Letters to the Editor
Letters to the Editor
July 8, 2009
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Humanist Outreach in Spanish
(Re: The Latino Invasion , Letters to the Editor, Humanist Network News, July 1, 2009.)
Carlos Diaz asks: When are you going to start activities in Spanish?
Perhaps he is unaware that a Spanish-speaking AHA Chapter, Humanist Center, flourished here, consisting mostly of expatriate Argentineans. The chapter closed when democracy returned to their country and most members went home. During its seven years of existence, Humanist Center was very active in human rights and probably did more practical service than has ever been seen in organized humanism, especially in support of family values.
The humanists in San Diego annually honor Benito Juarez, who brought separation of church and state to Mexico, with a ceremony at his statue on his birthday.
On October 16, the Mexican Consulate will join with the Humanist Fellowship of San Diego to honor Humanist Octavio Paz, Nobel Prize winner, with a reading of his poems in Spanish and English.
With the help of AHA, we got Humanist Manifesto Three translated into Spanish, and usually distribute El Humanismo y Sus Aspiraciones at all meetings.
Francis Mortyn, San Diego, Calif. Organization: Humanist Fellowship of San Diego
Tax dollars should not support religion
I heard that PBS would no longer do any religious programming. CSPAN should follow since both are tax payer funded.
Religious programming can be special programming with extra money like sports or a movie, etc. They have their own networks. Some are richer than any corporation in America. They can afford it.
I don't approve of some of these religious groups why should I contribute to their coffers? Most, but not all, want a theocracy over a democracy.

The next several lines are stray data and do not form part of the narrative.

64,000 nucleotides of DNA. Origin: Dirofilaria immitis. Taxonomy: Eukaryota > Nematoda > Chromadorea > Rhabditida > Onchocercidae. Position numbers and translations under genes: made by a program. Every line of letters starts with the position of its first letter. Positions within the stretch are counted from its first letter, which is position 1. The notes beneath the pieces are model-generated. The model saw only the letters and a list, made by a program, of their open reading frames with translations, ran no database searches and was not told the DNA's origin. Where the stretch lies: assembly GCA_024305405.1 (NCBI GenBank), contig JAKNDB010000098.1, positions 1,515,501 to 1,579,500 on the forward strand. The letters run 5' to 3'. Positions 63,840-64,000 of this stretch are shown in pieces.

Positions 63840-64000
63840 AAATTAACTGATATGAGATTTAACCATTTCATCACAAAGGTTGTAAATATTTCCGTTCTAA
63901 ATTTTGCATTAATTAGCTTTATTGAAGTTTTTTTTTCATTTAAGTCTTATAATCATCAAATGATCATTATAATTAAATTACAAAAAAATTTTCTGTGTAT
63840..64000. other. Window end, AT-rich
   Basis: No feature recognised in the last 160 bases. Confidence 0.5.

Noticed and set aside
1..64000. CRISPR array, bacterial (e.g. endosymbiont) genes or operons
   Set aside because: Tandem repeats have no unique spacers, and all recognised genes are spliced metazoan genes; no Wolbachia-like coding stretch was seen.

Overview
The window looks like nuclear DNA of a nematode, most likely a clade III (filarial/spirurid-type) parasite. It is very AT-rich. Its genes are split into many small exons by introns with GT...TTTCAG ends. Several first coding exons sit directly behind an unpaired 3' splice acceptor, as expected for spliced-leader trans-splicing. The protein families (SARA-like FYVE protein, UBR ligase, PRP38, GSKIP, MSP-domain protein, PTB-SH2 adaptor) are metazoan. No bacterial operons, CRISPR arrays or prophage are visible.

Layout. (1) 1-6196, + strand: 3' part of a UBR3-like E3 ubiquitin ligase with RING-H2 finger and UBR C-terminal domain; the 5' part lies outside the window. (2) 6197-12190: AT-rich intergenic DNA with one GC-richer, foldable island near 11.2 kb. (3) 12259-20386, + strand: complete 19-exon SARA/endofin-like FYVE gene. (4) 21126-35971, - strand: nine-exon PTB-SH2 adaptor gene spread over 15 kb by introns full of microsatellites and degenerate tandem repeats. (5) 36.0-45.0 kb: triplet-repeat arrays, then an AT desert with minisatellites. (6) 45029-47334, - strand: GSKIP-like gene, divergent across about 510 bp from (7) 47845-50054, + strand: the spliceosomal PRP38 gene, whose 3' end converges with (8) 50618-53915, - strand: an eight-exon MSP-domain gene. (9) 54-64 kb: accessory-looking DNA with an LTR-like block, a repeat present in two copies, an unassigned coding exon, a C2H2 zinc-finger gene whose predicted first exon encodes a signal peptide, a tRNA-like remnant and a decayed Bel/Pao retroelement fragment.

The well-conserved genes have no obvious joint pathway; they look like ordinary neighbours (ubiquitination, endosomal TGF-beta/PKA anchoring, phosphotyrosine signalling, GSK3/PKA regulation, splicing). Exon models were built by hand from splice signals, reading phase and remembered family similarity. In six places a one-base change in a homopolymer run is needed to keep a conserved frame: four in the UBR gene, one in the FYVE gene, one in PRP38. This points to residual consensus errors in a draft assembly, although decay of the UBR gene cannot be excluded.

The most powerful ones today want to even run their own candidates for public office even though they have tax free funding. They should lose their tax free status since they have abused it becoming powerful and trying to control government for their own agenda.
I would rather lose my clergy or religious building than my freedoms. I can always worship my God anywhere.
Judith Stevens, Lake Zurich, Ill.
Clarifying the discussion
in my many years of inquiry with theists, agnostics, atheists and all in between, I have come to realize that what works for me, may not work as well for others. So when others ask me whether I believe in God, soul , eternal after life,etc., I have learned to be as accurate as I can be . I always preface my answer with, "For me, there is no etc."
This is to clarify the fact that I don't include anyone else in my beliefs, since I can't prove empirically to them that religious dogma exist or not. Theists can't do this, because what good is believing in God and eternal Oz if everyone else isn't affected and effected by their illusion of a grand magician and company?
This is why said theists are delusional. They must include everyone or what power would their God be good for?
Therefore I believe that everyone preface their philosophical-religious beliefs as" For me, there is-isn't etc.". and if "everybody" is included, state that, too. It would clarify a lot of things said and unsaid.
Billy Brakatselos, Ajo, Ariz.
Any cartoon artists care to take this on?
Suggestion for a cartoon caption for some irreverent but talented cartoonist:
The scene is in a cave somewhere in the deserts of the Middle East circa 1300 B.C. A hirsute scribe, long in the tooth and in tattered attire, is quilling the disclaimer in ancient calligraphy for the opening page of the Bible:
"The tales, claims, and opinions in this book do not necessarily represent the views of the authors, translators, or publishers; and all portions of this book may be reproduced, translated, altered, and embellished ad libitum without permission of the authors."
Ronald Palmatier, Seattle, Wash.